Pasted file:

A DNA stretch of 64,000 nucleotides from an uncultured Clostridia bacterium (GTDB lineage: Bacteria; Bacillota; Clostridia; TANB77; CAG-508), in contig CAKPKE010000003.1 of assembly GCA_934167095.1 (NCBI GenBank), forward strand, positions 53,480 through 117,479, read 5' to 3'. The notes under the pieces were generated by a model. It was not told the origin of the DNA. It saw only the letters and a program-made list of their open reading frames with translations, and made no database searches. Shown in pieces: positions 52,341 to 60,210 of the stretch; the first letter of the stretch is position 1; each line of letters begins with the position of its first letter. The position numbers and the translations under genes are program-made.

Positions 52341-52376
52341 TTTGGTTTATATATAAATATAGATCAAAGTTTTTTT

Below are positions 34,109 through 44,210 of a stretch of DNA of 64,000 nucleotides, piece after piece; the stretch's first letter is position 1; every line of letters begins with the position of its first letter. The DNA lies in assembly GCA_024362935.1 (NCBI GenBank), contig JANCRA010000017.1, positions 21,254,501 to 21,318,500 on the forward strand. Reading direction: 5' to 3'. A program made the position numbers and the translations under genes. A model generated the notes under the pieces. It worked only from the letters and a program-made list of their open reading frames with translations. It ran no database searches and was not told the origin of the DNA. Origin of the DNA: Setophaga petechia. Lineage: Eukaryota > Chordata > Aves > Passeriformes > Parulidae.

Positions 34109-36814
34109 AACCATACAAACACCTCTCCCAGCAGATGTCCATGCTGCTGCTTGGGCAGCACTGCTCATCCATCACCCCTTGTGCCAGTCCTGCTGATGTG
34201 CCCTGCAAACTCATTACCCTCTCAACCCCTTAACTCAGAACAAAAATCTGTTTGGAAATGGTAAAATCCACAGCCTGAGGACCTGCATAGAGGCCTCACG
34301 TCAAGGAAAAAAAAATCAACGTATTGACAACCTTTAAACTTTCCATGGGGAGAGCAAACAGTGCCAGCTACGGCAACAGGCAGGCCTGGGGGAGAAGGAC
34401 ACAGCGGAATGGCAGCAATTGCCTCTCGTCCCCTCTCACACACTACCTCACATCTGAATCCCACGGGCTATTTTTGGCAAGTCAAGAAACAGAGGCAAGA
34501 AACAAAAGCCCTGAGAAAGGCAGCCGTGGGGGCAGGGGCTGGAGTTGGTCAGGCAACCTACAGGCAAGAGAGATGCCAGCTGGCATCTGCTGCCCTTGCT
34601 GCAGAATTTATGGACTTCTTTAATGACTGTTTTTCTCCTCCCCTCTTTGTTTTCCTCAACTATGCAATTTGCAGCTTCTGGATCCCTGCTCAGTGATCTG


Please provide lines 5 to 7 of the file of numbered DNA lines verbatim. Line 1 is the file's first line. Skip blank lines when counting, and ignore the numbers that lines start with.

Positions 34109-36814
34109 AACCATACAAACACCTCTCCCAGCAGATGTCCATGCTGCTGCTTGGGCAGCACTGCTCATCCATCACCCCTTGTGCCAGTCCTGCTGATGTG
34201 CCCTGCAAACTCATTACCCTCTCAACCCCTTAACTCAGAACAAAAATCTGTTTGGAAATGGTAAAATCCACAGCCTGAGGACCTGCATAGAGGCCTCACG